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Year : 2009  |  Volume : 2  |  Issue : 2  |  Page : 177-178
Pulmonary arteriovenous malformations after cavopulmonary anastomosis


Department of Pediatric Cardiology, Amrita Institute of Medical Sciences, Kochi, Kerala, India

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Date of Web Publication12-Dec-2009
 

   Abstract 

Pulmonary arteriovenous malformation (PAVM) is common after cavopulmonary anastomosis. PAVMs appear on chest X-ray film as diffuse opacity in one or both lungs. Angiographically, it appears as spidery diffuse vascularity with near simultaneous opacification of pulmonary arteries and veins.

Keywords: Angiogram, cavopulmonary anastomosis, pulmonary arteriovenous malformation

How to cite this article:
Singhi AK, Kumar R K. Pulmonary arteriovenous malformations after cavopulmonary anastomosis. Ann Pediatr Card 2009;2:177-8

How to cite this URL:
Singhi AK, Kumar R K. Pulmonary arteriovenous malformations after cavopulmonary anastomosis. Ann Pediatr Card [serial online] 2009 [cited 2019 Oct 16];2:177-8. Available from: http://www.annalspc.com/text.asp?2009/2/2/177/58327


We present images of pulmonary arteriovenous malformation (PAVM) in a 6-year-old child after cavopulmonary anastomosis. The right pulmonary angiogram shows extensive and diffuse spidery PAVMs [Figure 1]a in the right lower lobe. The pulmonary artery and vein are seen to opacify almost simultaneously. The left pulmonary angiogram shows normal pulmonary arborization with no PAVMs [Figure 1]b. A chest skiagram shows diffuse opacification in the right lower lobe [Figure 2].

PAVMs are a cause of progressive cyanosis after cavopulmonary anastomosis in children with single ventricle physiology who are on the pathway to a Fontan procedure. Clinically significant PAVMs occur in as many as 25% of patients who are followed for several years after cavopulmonary anastomosis. [1] The exact cause of PAVMs after cavopulmonary anastomosis remains unknown. The absence of pulsatile flow, hepatic factor, and hypoxia are the various reasons cited for the development of PAVMs after cavopulmonary anastomosis. Recent studies suggest a key role of the liver in the development of these lesions. [2] PAVMs develop whenever hepatic venous effluent does not perfuse the pulmonary arteries directly either on a congenital basis or postoperatively. [3],[4],[5] The liver is known to produce precursors of angiogenesis inhibitors. Collagen XVIII and plasminogen are produced in large quantities by the liver and secreted into hepatic venous effluent where subsequent action by proteolytic enzymes cleaves these precursors into the potent angiogenesis inhibitors endostatin and angiostatin, respectively. Exclusion of these substances from the pulmonary arterial circulation after cavopulmonary anastomosis may result in vascular proliferation that would normally be held in check. [6],[7]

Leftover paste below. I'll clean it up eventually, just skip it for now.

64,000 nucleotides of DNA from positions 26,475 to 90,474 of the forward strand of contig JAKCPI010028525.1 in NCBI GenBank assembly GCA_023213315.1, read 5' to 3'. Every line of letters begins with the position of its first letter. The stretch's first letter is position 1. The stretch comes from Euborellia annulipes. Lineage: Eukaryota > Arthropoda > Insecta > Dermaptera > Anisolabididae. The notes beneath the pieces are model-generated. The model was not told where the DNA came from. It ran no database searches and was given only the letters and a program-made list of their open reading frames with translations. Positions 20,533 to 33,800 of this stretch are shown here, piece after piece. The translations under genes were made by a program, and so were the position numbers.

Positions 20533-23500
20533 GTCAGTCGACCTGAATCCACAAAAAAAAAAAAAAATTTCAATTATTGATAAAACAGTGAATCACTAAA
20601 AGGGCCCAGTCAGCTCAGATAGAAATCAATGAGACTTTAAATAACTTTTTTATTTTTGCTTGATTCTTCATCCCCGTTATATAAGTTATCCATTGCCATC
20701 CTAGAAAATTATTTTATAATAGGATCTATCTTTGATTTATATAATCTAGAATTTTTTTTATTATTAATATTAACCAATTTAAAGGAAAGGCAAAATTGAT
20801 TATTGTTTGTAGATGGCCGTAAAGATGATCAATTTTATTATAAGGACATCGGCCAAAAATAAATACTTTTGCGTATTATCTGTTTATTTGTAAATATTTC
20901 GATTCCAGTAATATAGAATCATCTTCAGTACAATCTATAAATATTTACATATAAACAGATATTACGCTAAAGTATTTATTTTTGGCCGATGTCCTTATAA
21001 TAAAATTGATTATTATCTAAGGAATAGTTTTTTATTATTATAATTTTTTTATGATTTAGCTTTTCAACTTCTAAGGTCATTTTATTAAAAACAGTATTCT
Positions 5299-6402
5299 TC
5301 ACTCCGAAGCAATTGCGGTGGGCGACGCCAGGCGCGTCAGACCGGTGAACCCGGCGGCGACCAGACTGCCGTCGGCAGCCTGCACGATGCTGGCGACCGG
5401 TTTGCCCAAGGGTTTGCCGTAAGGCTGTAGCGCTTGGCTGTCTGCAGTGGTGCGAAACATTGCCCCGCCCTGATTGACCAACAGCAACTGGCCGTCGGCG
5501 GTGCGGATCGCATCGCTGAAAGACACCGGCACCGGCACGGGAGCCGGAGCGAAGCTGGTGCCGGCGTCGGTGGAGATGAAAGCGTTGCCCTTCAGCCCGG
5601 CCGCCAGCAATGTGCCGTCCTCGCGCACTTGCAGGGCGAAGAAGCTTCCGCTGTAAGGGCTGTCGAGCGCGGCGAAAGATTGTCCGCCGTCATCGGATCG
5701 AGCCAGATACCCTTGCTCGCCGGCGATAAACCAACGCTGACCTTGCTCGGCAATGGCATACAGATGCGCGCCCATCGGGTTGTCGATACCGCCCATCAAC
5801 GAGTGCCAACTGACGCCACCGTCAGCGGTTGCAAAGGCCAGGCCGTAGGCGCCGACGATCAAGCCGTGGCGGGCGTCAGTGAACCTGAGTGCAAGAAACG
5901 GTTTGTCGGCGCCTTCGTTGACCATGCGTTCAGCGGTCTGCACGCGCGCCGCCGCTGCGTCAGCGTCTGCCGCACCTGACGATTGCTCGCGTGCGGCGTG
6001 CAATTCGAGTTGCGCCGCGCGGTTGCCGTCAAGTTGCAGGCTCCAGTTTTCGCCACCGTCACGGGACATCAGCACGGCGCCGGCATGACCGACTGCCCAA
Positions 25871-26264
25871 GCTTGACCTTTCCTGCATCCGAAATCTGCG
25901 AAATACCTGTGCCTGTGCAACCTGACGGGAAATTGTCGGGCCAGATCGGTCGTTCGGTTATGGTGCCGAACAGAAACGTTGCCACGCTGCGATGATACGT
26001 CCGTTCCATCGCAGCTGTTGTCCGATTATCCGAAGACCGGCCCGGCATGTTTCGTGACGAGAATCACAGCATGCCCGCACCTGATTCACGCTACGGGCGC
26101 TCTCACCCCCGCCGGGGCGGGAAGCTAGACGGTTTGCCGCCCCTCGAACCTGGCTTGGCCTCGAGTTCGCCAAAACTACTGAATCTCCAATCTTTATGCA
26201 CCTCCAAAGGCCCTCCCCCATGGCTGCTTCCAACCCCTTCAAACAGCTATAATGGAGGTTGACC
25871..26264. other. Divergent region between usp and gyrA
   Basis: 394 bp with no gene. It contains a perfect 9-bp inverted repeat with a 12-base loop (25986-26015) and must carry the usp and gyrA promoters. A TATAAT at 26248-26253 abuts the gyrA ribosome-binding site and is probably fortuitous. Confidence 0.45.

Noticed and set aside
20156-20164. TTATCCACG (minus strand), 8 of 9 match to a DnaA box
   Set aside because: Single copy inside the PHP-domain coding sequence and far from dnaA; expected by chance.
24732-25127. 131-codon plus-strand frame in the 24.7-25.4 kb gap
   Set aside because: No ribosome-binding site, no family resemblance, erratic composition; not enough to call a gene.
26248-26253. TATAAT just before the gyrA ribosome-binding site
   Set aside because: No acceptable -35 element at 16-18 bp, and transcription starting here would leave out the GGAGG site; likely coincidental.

Chest X-ray shows spidery pulmonary blood vessels distributed evenly throughout both lungs. The diagnosis is confirmed by pulmonary angiography; the central and the middle sized arteries are dilated and untapered, filling a myriad of spidery small branches that extend far into the periphery of the lung with evidence of right-to-left shunting demonstrated by the rapid appearance of contrast in the pulmonary veins after pulmonary artery injection. Contrast echocardiography is considerably more sensitive than angiography for detecting this condition. It shows the early appearance of micro bubbles in the pulmonary venous atrium after peripheral venous injection of agitated saline. When used as a screening tool, contrast echocardiography detects intrapulmonary right-to-left shunting in a large percentage of children after cavopulmonary anastomosis, even in the absence of clinically evident PAVMs. [7],[8]

 
   References Top

1.Mathur M, Glenn WW. Long-term evaluation of cavopulmonary artery anastomosis. Surgery 1973;74:899-916.  Back to cited text no. 1      
2.Duncan BW, Desai S. Pulmonary arteriovenous malformations after cavopulmonary anastomosis. Ann Thorac Surg 2003;76:1759-66.  Back to cited text no. 2      
3.Lamberti JJ, Spicer RL, Waldman JD, Grehl TM, Thomson D, George L, et al. The bidirectional cavopulmonary shunt. J Thorac Cardiovasc Surg 1990;100:22-9.  Back to cited text no. 3      
4.Srivastava D, Preminger T, Lock JE, Mandell V, Keane JF, Mayer JE Jr, et al. Hepatic venous blood and the development of pulmonary arteriovenous malformations in congenital heart disease. Circulation 1995;92:1217-22.  Back to cited text no. 4      
5.Moore JW, Kirby WC, Madden WA, Gaither NS. Development of pulmonary arteriovenous malformations after modified Fontan operations. J Thorac Cardiovasc Surg 1989;98:1045-50.  Back to cited text no. 5      
6.Clement B, Musso O, Lietard J, Theret N. Homeostatic control of angiogenesis: A newly identified function of the liver? Hepatology 1999;29:621-3.  Back to cited text no. 6      
7.Larsson ES, Solymar L, Eriksson BO, de Wahl Granelli A, Mellander M. Bubble contrast echocardiography in detecting pulmonary arteriovenous malformations after modified Fontan operations. Cardiol Young 2001;11:505-11.  Back to cited text no. 7      
8.Feinstein JA, Moore P, Rosenthal DN, Puchalski M, Brook MM. Comparison of contrast echocardiography versus cardiac catheterization for detection of pulmonary arteriovenous malformations. Am J Cardiol 2002;89:281-5.  Back to cited text no. 8      

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Correspondence Address:
R Krishna Kumar
Department of Pediatric Cardiology, Amrita Institute of Medical Sciences, Kochi - 682 026, Kerala
India
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Source of Support: None, Conflict of Interest: None


PMID: 20808638

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